Association of infant formula composition and anthropometry at 4 years: Follow-up of a randomized controlled trial (BeMIM study)

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The relationships between nutrition, metabolic response, early growth and later body weight have been investigated in human studies. The aim of this follow-up study was to assess the long-term effect of infant feeding on growth and to study whether the infant metabolome at the age of 4 months might predict anthropometry at 4 years of age. The Belgrade-Munich infant milk trial (BeMIM) was a randomized controlled trial in which healthy term infants received either a protein-reduced infant formula (1.89 g protein/100 kcal) containing alpha-lactalbumin enriched whey and long-chain polyunsaturated fatty acids (LC-PUFA), or a standard formula (2.2 g protein/100 kcal) without LC-PUFA, focusing on safety and suitability. Non-randomized breastfed infants were used as a reference group. Of the 259 infants that completed the BeMIM study at the age of 4 months (anthropometry assessment and blood sampling), 187 children participated in a follow-up visit at 4 years of age. Anthropometry including weight, standing height, head circumference, and percent body fat was determined using skinfolds (triceps, subscapular) and bioelectrical impedance analysis. Plasma metabolite concentration, collected in samples at the age of 4 months, was measured using flow-injection tandem mass spectrometry. A linear regression model was applied to estimate the associations between each metabolite and growth with metabolites as an independent variable. At 4 years of age, there were no significant group differences in anthropometry and body composition between formula groups. Six metabolites (Asn, Lys, Met, Phe, Trp, Tyr) measured at 4 months of age were significantly associated with changes in weight-for-age z-score between 1 to 4 months of age and BMI-for-age z-score (Tyr only), after adjustment for feeding group. No correlation was found between measured metabolites and long-term growth (up to 4 years of age). No long-term effects of early growth patterns were shown on anthropometry at 4 years of age. The composition of infant formula influences the metabolic profile and early growth, while long-term programming effects were not observed in this study.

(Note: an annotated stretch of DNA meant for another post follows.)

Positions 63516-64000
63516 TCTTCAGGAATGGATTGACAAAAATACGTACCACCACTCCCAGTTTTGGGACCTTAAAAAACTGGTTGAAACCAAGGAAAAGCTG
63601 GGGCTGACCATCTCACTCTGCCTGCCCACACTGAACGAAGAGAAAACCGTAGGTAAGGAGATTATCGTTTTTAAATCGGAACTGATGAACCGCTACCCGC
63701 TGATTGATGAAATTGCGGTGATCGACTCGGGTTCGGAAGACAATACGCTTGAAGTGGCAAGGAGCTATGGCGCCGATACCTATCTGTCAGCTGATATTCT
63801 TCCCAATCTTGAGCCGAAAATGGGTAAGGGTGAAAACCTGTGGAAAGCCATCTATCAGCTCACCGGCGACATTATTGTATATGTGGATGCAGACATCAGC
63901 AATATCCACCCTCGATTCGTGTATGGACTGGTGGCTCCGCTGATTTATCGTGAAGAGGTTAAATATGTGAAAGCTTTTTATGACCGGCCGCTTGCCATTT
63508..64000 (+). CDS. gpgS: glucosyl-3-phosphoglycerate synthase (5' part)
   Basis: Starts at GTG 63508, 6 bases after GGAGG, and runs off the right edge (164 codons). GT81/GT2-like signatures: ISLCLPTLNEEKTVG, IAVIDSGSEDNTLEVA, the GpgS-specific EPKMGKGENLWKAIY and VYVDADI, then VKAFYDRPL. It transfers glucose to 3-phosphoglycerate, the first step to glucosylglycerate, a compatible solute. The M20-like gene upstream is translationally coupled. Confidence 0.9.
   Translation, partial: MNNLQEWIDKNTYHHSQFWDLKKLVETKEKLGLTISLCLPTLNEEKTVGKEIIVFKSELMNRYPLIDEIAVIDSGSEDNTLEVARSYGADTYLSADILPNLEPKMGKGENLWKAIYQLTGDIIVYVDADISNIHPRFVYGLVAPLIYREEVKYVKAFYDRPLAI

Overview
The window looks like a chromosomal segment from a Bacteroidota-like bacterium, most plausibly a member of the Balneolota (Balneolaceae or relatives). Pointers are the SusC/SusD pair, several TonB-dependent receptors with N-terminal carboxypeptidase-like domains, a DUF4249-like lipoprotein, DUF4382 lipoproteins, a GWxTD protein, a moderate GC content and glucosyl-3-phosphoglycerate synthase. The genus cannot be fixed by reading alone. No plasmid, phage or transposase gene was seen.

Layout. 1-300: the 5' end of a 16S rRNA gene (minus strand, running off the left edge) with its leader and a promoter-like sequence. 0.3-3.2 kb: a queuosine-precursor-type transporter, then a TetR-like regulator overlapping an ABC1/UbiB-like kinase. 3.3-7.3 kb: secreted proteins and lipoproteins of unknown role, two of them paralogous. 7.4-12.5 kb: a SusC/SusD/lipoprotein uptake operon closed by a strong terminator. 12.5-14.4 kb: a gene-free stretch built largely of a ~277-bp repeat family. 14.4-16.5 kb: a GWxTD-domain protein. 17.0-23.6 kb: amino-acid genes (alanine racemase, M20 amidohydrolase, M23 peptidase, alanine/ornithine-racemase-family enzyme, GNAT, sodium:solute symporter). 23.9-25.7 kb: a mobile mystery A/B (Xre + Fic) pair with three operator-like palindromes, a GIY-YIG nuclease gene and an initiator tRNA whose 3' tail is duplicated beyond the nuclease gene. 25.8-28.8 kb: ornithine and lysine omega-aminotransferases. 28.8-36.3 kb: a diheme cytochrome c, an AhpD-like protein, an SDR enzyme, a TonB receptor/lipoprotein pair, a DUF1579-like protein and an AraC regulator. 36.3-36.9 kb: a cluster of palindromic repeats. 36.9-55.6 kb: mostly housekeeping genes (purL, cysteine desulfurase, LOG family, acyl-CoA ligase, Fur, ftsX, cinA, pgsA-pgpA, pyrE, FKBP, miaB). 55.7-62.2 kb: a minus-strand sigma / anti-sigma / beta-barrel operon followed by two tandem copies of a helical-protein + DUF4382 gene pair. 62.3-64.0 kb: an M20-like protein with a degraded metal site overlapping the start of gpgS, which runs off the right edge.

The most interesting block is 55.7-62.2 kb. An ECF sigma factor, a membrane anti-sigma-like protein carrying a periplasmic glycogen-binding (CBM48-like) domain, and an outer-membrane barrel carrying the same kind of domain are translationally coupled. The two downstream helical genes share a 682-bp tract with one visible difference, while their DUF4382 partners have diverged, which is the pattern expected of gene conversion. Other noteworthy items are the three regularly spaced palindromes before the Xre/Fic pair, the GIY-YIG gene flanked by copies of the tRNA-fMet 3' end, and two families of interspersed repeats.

Fleddermann, M., Demmelmair, H., Hellmuth, C., Grote, V., Trisic, B., Nikolic, T., & Koletzko, B. (2018). Association of infant formula composition and anthropometry at 4 years: Follow-up of a randomized controlled trial (BeMIM study). PLoS ONE, 13(7).

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